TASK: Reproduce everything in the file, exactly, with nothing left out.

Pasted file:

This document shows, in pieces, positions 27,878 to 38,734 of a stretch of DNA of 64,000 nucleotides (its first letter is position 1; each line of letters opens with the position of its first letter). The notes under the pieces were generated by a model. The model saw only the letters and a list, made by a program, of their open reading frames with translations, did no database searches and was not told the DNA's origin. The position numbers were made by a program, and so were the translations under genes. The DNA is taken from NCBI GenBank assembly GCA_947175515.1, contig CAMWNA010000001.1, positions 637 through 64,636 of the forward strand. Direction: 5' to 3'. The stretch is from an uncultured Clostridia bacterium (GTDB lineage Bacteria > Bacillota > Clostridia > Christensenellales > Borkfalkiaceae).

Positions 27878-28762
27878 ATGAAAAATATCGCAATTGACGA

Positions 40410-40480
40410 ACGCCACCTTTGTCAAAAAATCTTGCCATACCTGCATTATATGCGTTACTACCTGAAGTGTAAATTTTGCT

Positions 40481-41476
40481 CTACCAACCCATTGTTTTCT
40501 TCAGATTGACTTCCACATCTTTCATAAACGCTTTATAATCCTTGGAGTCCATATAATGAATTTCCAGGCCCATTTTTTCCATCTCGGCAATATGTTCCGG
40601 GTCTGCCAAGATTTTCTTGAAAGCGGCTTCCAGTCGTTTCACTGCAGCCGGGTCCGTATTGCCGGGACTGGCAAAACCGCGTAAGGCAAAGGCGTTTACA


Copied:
This document shows, in pieces, positions 27,878 to 38,734 of a stretch of DNA of 64,000 nucleotides (its first letter is position 1; each line of letters opens with the position of its first letter). The notes under the pieces were generated by a model. The model saw only the letters and a list, made by a program, of their open reading frames with translations, did no database searches and was not told the DNA's origin. The position numbers were made by a program, and so were the translations under genes. The DNA is taken from NCBI GenBank assembly GCA_947175515.1, contig CAMWNA010000001.1, positions 637 through 64,636 of the forward strand. Direction: 5' to 3'. The stretch is from an uncultured Clostridia bacterium (GTDB lineage Bacteria > Bacillota > Clostridia > Christensenellales > Borkfalkiaceae).

Positions 27878-28762
27878 ATGAAAAATATCGCAATTGACGA

Positions 40410-40480
40410 ACGCCACCTTTGTCAAAAAATCTTGCCATACCTGCATTATATGCGTTACTACCTGAAGTGTAAATTTTGCT

Positions 40481-41476
40481 CTACCAACCCATTGTTTTCT
40501 TCAGATTGACTTCCACATCTTTCATAAACGCTTTATAATCCTTGGAGTCCATATAATGAATTTCCAGGCCCATTTTTTCCATCTCGGCAATATGTTCCGG
40601 GTCTGCCAAGATTTTCTTGAAAGCGGCTTCCAGTCGTTTCACTGCAGCCGGGTCCGTATTGCCGGGACTGGCAAAACCGCGTAAGGCAAAGGCGTTTACA